Title:
Electronic Device with Flexible Housing Portion and Related Method
Kind Code:
A1


Abstract:
The disclosure is directed to an electronic device having an internal light source that emits light along a path through the housing. The housing has at least one flexible portion which, when subjected to external pressure flexes, thereby altering the path of the light. A processor receives a signal (from a light sensor receiver) indicating a change in the light and reacts by initiating a function of the device. The particular function that the processor initiates may depend on the mode that the device is currently in. For example, if the device is not currently in a camera mode, then the processor may launch a camera function. If the device is in a camera mode, then the processor may control the zoom of an imager. If the device is in a camera mode and is also motionless, then the processor may cause the imager to capture an image.



Inventors:
Alameh, Rachid M. (Crystal Lake, IL, US)
Hede, William S. (Lake in the Hills, IL, US)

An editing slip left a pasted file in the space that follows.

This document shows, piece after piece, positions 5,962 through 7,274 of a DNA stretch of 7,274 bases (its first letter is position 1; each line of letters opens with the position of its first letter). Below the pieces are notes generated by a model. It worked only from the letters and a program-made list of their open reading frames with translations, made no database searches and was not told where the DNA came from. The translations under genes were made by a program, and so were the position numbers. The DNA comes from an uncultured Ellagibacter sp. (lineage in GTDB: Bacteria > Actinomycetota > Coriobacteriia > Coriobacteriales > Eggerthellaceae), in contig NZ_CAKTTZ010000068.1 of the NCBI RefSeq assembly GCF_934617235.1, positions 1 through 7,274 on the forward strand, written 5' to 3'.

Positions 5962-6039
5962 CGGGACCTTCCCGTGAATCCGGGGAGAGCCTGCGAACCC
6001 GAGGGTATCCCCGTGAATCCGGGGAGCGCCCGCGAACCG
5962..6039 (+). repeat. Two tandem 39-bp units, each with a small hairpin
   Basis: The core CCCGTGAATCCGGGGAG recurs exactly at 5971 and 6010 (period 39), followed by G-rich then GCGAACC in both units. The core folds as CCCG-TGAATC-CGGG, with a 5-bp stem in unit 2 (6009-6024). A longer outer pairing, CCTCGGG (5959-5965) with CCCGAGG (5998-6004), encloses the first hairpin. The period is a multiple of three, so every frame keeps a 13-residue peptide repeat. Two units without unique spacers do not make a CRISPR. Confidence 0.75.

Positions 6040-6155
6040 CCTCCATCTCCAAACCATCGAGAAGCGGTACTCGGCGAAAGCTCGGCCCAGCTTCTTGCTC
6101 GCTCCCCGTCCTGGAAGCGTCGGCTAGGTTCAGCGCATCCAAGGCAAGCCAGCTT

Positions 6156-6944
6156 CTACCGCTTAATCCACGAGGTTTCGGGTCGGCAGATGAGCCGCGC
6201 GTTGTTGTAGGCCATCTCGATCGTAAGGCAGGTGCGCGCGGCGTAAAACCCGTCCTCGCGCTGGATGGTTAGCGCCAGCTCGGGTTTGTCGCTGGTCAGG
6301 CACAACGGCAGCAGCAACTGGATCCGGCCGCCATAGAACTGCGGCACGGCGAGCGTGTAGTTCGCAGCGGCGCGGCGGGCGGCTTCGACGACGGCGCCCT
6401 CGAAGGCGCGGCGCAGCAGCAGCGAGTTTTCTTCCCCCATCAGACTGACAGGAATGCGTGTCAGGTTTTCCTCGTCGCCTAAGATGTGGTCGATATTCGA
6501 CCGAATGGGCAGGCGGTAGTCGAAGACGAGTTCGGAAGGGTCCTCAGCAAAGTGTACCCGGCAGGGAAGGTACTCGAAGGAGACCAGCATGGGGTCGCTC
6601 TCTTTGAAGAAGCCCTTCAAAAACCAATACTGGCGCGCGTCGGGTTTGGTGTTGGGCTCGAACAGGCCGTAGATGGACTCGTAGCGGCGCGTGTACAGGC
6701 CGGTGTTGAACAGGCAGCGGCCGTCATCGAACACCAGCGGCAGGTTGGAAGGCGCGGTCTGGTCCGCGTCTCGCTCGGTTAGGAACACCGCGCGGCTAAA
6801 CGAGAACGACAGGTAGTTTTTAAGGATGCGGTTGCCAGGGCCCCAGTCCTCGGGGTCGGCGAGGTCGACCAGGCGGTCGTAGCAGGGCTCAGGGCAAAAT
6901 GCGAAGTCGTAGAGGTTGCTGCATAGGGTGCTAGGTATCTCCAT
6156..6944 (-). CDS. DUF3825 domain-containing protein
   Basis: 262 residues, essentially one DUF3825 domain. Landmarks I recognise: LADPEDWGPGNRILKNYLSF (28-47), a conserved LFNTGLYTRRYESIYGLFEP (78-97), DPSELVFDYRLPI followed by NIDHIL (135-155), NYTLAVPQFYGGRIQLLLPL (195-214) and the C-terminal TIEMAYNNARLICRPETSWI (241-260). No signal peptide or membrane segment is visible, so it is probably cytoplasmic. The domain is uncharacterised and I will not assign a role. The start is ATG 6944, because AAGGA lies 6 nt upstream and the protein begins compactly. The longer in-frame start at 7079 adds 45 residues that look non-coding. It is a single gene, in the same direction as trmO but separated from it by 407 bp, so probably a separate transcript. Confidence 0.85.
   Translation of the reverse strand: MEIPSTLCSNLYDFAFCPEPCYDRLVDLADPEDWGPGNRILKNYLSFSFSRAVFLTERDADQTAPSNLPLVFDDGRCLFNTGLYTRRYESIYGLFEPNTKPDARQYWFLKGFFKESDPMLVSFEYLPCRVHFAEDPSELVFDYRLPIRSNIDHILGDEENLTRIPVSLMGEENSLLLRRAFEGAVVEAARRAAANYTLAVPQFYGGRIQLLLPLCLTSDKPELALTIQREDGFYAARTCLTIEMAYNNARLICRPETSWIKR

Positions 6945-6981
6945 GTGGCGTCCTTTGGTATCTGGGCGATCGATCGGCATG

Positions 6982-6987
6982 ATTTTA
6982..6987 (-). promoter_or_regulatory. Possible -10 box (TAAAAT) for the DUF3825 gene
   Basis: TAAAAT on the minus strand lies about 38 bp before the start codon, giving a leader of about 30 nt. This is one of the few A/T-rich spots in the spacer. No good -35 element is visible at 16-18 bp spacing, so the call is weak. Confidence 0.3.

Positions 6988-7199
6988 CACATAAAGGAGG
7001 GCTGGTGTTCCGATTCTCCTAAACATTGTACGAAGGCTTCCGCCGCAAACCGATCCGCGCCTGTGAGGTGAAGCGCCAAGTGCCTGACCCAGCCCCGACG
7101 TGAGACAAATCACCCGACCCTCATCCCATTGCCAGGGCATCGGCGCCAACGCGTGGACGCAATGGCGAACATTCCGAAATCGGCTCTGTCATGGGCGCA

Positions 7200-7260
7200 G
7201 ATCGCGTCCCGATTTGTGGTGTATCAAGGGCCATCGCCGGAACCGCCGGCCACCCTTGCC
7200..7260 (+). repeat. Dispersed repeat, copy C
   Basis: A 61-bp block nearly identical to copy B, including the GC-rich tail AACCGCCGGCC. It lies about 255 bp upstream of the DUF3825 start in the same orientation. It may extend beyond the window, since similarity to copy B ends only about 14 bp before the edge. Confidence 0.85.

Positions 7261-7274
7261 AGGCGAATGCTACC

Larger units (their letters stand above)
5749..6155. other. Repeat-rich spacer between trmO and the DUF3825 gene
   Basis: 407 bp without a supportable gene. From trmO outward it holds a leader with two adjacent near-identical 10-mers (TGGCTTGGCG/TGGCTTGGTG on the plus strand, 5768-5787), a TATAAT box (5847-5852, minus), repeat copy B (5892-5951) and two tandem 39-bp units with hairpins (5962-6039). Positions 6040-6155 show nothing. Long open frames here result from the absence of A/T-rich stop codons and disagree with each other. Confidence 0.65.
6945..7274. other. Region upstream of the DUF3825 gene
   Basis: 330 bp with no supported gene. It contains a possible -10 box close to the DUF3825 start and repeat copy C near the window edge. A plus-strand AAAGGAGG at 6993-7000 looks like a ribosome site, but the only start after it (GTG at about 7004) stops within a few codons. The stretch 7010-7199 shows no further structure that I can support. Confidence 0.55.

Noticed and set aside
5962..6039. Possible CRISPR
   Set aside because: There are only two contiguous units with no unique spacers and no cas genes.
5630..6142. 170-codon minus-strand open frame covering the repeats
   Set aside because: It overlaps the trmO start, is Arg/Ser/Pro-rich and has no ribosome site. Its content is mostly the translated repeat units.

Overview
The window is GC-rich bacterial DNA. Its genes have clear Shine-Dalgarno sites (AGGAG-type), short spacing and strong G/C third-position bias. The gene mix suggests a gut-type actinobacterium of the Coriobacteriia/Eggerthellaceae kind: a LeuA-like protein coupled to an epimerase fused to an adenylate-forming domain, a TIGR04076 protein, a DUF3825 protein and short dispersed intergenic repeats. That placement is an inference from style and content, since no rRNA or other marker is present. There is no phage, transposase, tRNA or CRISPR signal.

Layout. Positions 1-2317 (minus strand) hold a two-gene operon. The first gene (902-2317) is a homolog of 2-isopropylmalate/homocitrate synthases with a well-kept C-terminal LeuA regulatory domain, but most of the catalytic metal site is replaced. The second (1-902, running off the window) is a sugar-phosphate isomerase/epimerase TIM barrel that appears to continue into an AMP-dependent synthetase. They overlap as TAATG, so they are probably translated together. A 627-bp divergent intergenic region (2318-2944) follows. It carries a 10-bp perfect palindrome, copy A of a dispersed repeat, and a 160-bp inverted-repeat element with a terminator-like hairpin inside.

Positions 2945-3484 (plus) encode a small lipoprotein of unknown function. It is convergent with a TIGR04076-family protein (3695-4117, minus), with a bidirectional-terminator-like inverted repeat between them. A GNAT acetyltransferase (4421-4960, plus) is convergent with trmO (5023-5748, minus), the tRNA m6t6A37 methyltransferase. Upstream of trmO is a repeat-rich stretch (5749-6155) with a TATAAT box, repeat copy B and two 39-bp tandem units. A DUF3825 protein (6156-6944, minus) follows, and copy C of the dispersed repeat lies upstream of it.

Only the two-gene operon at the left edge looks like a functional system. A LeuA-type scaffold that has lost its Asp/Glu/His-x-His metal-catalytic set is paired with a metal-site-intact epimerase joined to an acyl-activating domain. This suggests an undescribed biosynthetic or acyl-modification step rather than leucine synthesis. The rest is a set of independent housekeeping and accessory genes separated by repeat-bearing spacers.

Slaby, Jiri (Buffalo Grove, IL, US)
Application Number:
14/276112
Publication Date:
11/19/2015
Filing Date:
05/13/2014
Assignee:
Motorola Mobility LLC (Chicago, IL, US)
Primary Class:
Other Classes:
348/222.1
International Classes:
H04N5/225; H04N5/232
View Patent Images:



Primary Examiner:
VU, NGOC YEN T
Attorney, Agent or Firm:
Morris & Kamlay LLP/ 030120-M (1911 Fort Myer Drive Suite 1050 Arlington VA 22209)
Claims:
We claim:

1. An electronic device comprising: a housing; a light source that emits light and is disposed within the housing, wherein at least a portion of the housing is configured to be flexed to alter a path of the light through the housing; a light receiver sensor disposed within the housing configured to produce a signal in response to the path; and a processor configured to receive the signal and initiate a function of the electronic device in response to the signal, wherein the function is based on a mode of the electronic device.

2. The electronic device of claim 1, wherein if the electronic device is not in a camera mode, the function is a camera launch function.

3. The electronic device of claim 1, wherein if the electronic device is in a camera mode, the function is a zoom function.